Celes Aguilar, mvsc3b096, Wedding vase carved with an avanyu design


A black wedding vase carved around the body with an avanyu design

In stock

Dimensions 3.75 × 5 × 8 in
Condition of Piece

Very good, normal wear


Celes Evelyn Sta Clara Pueblo


Aguilar, Celes and Evelyn

From Santa Clara Pueblo, Celes Tafoya was the daughter of Legoria Velarde and Pasqual Tafoya. Pablita Velarde and Jane Baca were among her aunts. Evelyn Aguilar was her daughter.

Celes collaborated with her mother Legoria for many years. They signed their works "Legoria + Celes". After Legoria died, she collaborated with her daughter Evelyn for many more years. They signed their works "Celes/Evelyn".

Celes and Evelyn often made blackware bowls, wedding vases, plates and jars. Their favorite designs to carve seem to have been the avanyu (the mythic Tewa water serpent) and associated geometrics.

Some Awards earned by Celes and Evelyn

  • 2001 Santa Fe Indian Market. Class. II - Pottery, Div. C - Traditional pottery, carved or incised, Cat. 1002 - Bowls, Second Place, Evelyn Aguilar with Celes Tafoya
  • 1996 Santa Fe Indian Market. Classification II - Pottery, Div. C - Traditional, Category 1006 - Wedding vases: Third Place, Evelyn Aguilar with Celes Tafoya - Division B - Traditional pottery, Category 905, bowl: Third Place, Evelyn Aguilar with Celes Tafoya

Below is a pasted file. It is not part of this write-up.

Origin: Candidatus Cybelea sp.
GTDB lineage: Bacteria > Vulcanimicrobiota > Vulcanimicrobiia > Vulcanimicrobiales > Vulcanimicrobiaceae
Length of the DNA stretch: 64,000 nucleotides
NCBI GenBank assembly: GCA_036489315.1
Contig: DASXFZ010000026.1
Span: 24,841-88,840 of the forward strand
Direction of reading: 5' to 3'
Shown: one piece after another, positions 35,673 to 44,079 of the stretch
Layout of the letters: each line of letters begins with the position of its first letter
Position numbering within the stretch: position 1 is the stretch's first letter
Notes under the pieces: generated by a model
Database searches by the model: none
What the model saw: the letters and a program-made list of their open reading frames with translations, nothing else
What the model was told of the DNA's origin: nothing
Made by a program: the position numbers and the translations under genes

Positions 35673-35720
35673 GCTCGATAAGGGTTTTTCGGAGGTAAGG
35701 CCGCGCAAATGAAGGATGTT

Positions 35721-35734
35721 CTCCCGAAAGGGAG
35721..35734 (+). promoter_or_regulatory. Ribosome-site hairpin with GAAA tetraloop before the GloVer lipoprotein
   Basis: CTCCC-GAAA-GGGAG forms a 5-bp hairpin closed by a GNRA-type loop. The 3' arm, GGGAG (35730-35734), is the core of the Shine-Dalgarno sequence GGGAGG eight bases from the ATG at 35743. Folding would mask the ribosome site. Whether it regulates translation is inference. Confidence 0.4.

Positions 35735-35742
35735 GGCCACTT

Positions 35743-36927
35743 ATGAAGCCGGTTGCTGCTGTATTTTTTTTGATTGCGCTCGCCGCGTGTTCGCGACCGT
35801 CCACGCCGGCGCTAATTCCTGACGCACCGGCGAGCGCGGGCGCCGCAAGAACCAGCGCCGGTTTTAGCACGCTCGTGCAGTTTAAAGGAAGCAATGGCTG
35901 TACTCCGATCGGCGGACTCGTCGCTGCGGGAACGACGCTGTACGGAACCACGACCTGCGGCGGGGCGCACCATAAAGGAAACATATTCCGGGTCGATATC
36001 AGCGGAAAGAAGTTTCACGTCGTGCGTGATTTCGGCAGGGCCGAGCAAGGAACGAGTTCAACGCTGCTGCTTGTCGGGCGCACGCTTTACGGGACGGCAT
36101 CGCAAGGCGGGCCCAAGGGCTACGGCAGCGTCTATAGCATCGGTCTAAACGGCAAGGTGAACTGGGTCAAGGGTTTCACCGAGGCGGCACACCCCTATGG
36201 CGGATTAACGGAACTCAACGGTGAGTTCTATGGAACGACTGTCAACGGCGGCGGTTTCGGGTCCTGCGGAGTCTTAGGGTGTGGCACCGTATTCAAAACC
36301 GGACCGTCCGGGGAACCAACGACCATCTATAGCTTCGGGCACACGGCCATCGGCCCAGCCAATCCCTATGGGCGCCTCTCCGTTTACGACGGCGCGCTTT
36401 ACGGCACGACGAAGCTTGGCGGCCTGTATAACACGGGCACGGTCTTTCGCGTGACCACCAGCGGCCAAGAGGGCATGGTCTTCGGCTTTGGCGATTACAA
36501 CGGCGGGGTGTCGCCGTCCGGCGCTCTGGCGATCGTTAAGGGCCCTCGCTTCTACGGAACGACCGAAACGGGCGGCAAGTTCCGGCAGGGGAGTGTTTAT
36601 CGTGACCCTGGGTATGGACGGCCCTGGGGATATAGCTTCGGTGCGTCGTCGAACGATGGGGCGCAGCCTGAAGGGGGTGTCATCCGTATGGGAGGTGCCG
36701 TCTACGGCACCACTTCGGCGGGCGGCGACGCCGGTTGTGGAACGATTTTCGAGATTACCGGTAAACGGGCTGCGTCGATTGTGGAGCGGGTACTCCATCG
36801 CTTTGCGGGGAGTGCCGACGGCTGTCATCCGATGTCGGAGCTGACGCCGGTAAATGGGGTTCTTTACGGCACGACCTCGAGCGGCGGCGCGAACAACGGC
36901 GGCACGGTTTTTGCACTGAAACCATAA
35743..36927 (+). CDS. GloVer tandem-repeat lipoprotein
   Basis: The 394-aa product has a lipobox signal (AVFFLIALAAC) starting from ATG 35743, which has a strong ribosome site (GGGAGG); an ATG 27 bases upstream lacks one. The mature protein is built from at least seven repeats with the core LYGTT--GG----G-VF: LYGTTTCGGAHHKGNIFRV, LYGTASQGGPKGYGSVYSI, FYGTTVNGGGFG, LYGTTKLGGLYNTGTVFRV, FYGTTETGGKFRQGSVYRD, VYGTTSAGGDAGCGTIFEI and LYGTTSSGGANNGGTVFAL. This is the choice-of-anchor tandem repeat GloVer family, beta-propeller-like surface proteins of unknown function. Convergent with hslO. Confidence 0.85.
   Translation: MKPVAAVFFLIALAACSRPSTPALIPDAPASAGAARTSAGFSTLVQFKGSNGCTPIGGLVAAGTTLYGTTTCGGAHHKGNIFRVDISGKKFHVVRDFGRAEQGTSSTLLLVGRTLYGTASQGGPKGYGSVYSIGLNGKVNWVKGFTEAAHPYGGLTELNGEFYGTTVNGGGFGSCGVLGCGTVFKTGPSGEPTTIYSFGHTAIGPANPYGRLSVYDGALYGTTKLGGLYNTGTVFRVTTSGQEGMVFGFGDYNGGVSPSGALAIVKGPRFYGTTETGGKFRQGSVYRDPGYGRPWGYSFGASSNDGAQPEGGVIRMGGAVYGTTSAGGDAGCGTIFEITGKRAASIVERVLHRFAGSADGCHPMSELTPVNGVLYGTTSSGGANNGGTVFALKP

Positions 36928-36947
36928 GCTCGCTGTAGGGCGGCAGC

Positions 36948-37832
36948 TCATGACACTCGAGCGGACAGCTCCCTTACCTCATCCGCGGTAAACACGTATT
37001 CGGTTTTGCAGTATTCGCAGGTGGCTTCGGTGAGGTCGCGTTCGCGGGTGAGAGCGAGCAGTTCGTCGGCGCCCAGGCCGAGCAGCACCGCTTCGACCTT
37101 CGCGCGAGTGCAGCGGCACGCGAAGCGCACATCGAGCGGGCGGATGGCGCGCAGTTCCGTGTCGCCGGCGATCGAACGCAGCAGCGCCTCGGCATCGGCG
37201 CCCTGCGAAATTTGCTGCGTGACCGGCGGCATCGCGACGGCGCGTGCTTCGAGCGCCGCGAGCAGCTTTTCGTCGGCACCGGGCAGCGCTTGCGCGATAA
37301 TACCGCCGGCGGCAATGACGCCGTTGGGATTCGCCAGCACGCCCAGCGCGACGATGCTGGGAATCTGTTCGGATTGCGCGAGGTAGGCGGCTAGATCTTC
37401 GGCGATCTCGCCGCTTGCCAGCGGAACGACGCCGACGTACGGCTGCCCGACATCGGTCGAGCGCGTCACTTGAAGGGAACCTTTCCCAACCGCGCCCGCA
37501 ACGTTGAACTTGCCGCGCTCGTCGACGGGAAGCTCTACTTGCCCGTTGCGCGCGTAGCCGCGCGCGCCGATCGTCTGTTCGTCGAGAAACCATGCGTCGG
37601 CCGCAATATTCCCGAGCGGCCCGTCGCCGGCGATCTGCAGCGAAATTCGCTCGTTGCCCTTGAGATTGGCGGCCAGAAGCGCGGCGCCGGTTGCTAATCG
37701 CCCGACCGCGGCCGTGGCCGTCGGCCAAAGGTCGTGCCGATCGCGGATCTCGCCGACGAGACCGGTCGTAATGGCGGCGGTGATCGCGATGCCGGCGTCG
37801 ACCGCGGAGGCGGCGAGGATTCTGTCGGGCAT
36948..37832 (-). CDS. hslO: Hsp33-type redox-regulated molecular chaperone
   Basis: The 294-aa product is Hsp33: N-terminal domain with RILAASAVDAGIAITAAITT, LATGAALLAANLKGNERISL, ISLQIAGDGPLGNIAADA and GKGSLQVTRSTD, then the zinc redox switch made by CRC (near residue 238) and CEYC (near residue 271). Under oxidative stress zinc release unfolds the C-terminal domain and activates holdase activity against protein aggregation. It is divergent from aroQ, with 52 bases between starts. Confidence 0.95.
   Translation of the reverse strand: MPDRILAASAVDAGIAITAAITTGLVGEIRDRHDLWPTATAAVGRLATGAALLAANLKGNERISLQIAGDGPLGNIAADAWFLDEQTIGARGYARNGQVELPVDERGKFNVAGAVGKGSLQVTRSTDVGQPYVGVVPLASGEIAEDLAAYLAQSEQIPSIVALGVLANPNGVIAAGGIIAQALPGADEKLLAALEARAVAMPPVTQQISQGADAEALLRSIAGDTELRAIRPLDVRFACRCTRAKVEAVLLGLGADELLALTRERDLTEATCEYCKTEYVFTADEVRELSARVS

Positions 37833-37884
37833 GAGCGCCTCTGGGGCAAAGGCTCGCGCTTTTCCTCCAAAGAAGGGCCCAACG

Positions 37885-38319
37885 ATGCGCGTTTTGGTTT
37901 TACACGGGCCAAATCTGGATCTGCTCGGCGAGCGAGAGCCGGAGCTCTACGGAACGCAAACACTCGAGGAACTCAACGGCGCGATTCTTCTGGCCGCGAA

• 1993 Santa Fe Indian Market. Category 1104 - Bowls: First Place, Evelyn Aguilar alone - Category 1105-Wedding Vases: Second Place, Evelyn Aguilar alone
  • 1992 Santa Fe Indian Market. Category 1105-Wedding Vases: First Place, Evelyn Aguilar alone

A Short History of Santa Clara Pueblo

A stacked-stone building on the side of a cliff marked with the holes of former roof beams in ancient Puye, a ruin of the Santa Clara people
Ancient cliff dwellings at Puyé

Santa Clara Pueblo straddles the Rio Grande about 25 miles north of Santa Fe. Of all the pueblos, Santa Clara has the largest number of potters.

The ancestral roots of the Santa Clara people have been traced to ancient pueblos in the Mesa Verde region in southwestern Colorado. When the weather in that area began to get dry between about 1100 and 1300 CE, some of the people migrated to the Chama River Valley and constructed Poshuouinge (about 3 miles south of what is now Abiquiu on the edge of the mesa above the Chama River). Eventually reaching two and three stories high with up to 700 rooms on the ground floor, Poshuouinge was inhabited from about 1375 CE to about 1475 CE.